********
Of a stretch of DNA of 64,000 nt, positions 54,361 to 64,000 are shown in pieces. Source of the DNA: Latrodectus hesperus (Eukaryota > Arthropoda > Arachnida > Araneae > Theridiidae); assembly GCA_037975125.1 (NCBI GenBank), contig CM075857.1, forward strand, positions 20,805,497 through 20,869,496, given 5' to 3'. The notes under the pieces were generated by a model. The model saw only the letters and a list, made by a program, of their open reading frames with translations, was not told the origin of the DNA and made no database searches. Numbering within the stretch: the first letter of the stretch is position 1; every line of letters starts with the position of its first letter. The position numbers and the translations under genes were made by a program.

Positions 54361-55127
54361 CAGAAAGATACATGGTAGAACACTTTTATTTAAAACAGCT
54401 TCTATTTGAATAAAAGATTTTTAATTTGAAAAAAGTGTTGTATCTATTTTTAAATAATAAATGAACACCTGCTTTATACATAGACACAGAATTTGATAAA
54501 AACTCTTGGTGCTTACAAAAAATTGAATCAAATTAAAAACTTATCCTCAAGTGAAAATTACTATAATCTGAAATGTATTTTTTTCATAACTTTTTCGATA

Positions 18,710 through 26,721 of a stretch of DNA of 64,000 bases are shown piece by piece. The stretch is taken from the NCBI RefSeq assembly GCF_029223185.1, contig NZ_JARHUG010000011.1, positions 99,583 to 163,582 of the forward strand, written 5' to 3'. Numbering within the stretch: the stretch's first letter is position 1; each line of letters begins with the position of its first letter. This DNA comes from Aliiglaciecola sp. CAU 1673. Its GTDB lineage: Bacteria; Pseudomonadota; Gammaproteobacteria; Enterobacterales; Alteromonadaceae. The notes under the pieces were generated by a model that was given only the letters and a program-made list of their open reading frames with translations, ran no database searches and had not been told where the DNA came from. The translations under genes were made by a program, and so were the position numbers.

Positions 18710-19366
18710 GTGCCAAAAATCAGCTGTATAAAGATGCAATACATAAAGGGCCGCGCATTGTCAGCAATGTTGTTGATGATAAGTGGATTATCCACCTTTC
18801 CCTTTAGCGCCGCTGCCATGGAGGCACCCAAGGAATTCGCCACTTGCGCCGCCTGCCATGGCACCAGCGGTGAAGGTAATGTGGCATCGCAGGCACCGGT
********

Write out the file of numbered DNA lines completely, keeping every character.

Of a stretch of DNA of 64,000 nt, positions 54,361 to 64,000 are shown in pieces. Source of the DNA: Latrodectus hesperus (Eukaryota > Arthropoda > Arachnida > Araneae > Theridiidae); assembly GCA_037975125.1 (NCBI GenBank), contig CM075857.1, forward strand, positions 20,805,497 through 20,869,496, given 5' to 3'. The notes under the pieces were generated by a model. The model saw only the letters and a list, made by a program, of their open reading frames with translations, was not told the origin of the DNA and made no database searches. Numbering within the stretch: the first letter of the stretch is position 1; every line of letters starts with the position of its first letter. The position numbers and the translations under genes were made by a program.

Positions 54361-55127
54361 CAGAAAGATACATGGTAGAACACTTTTATTTAAAACAGCT
54401 TCTATTTGAATAAAAGATTTTTAATTTGAAAAAAGTGTTGTATCTATTTTTAAATAATAAATGAACACCTGCTTTATACATAGACACAGAATTTGATAAA
54501 AACTCTTGGTGCTTACAAAAAATTGAATCAAATTAAAAACTTATCCTCAAGTGAAAATTACTATAATCTGAAATGTATTTTTTTCATAACTTTTTCGATA

Positions 18,710 through 26,721 of a stretch of DNA of 64,000 bases are shown piece by piece. The stretch is taken from the NCBI RefSeq assembly GCF_029223185.1, contig NZ_JARHUG010000011.1, positions 99,583 to 163,582 of the forward strand, written 5' to 3'. Numbering within the stretch: the stretch's first letter is position 1; each line of letters begins with the position of its first letter. This DNA comes from Aliiglaciecola sp. CAU 1673. Its GTDB lineage: Bacteria; Pseudomonadota; Gammaproteobacteria; Enterobacterales; Alteromonadaceae. The notes under the pieces were generated by a model that was given only the letters and a program-made list of their open reading frames with translations, ran no database searches and had not been told where the DNA came from. The translations under genes were made by a program, and so were the position numbers.

Positions 18710-19366
18710 GTGCCAAAAATCAGCTGTATAAAGATGCAATACATAAAGGGCCGCGCATTGTCAGCAATGTTGTTGATGATAAGTGGATTATCCACCTTTC
18801 CCTTTAGCGCCGCTGCCATGGAGGCACCCAAGGAATTCGCCACTTGCGCCGCCTGCCATGGCACCAGCGGTGAAGGTAATGTGGCATCGCAGGCACCGGT